-Heterogeneous network of computers and applications
        -Implemented through the internet Protocol Stack
        -Typical configuration:




    7
     Examples of Distributed Systems

•Characteristics of Internet
 •Very large and heterogeneous

 •Enables email, file transfer, multimedia communications, WWW, …

 •Open-ended

 •Connects intranets (via backbones) with home users (via modems,
 ISPs)




 8
          Examples of Distributed Systems
2- Intranets
        -Locally administered network
        -Usually proprietary ( e.g., the University campus network (
        -Interface with the Internet
            • firewalls
        - Provides services internally and externally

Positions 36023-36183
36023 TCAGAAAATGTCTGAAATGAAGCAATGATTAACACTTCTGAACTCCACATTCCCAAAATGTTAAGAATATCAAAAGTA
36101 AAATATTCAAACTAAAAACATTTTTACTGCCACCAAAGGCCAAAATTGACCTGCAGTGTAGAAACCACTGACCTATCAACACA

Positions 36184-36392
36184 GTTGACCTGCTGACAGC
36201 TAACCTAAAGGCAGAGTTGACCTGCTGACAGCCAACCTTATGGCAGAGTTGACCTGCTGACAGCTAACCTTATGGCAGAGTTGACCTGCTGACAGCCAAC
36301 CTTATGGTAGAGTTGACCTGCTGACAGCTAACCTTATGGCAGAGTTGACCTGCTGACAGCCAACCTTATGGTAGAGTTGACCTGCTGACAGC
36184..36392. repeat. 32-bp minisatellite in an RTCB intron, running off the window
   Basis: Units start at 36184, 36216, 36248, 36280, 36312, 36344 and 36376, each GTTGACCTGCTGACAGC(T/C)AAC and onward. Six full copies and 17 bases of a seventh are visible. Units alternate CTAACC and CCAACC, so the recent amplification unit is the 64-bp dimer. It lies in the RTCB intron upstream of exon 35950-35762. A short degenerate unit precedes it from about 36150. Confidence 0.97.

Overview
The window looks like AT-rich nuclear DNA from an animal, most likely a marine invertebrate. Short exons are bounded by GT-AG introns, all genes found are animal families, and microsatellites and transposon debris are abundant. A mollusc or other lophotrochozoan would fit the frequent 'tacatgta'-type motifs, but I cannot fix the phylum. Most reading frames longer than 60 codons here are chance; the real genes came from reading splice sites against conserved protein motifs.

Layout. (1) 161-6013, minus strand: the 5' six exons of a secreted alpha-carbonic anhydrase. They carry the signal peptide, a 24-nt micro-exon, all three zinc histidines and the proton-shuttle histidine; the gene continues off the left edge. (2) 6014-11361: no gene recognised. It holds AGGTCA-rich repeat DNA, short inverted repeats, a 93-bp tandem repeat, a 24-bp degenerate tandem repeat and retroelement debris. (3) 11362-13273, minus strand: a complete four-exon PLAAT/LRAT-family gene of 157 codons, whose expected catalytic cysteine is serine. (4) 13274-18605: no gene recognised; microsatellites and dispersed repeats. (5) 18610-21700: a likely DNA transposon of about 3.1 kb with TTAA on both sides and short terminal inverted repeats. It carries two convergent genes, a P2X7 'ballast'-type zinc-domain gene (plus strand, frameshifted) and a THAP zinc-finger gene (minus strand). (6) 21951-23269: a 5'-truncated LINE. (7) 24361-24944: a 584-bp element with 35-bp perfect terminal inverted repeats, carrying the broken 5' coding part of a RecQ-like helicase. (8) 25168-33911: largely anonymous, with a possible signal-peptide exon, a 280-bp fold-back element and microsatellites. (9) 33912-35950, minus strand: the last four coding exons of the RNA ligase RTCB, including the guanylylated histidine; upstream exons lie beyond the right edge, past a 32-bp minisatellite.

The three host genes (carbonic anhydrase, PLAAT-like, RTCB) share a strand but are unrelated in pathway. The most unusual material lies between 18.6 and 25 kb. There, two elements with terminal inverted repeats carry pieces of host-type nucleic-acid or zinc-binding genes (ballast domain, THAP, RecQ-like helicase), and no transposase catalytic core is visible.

9
             Characteristics of intranets

•Several LANs linker by backbones

•Enables info. Flow within organization
       - Electronic data, documents, …
•Provides services
        - Email, file, print services, …
•Often connected to Internet via router
•In / out communications protected by firewall




     10
      Examples of Distributed Systems
3- Mobile and Computing Systems
      1- Cellular phone system (e.g., GSM, UMTS)
          •Resources being shared
              Radio frequencies
              The mobile on the move
      2- Laptop computers
          •Wireless LANs (uni campus WLAN soon to come here?)
      3- Handheld devices, PDAs etc.




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                   Mobile & computing
Wireless LANs (WLANs)
   -Connectivity for portable devices (laptops, PDAs, mobile phones,